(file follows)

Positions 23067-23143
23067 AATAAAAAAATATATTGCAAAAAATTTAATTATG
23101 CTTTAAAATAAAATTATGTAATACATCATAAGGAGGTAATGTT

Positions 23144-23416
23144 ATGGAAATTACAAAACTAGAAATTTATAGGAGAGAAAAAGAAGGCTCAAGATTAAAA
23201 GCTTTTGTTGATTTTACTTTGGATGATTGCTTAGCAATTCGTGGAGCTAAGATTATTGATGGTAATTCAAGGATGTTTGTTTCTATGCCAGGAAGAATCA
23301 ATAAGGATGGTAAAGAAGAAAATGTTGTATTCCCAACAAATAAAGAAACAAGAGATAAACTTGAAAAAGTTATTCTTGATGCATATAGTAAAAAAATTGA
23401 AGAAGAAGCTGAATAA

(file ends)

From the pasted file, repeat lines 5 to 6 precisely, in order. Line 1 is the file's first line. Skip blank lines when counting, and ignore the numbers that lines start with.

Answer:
23144 ATGGAAATTACAAAACTAGAAATTTATAGGAGAGAAAAAGAAGGCTCAAGATTAAAA
23201 GCTTTTGTTGATTTTACTTTGGATGATTGCTTAGCAATTCGTGGAGCTAAGATTATTGATGGTAATTCAAGGATGTTTGTTTCTATGCCAGGAAGAATCA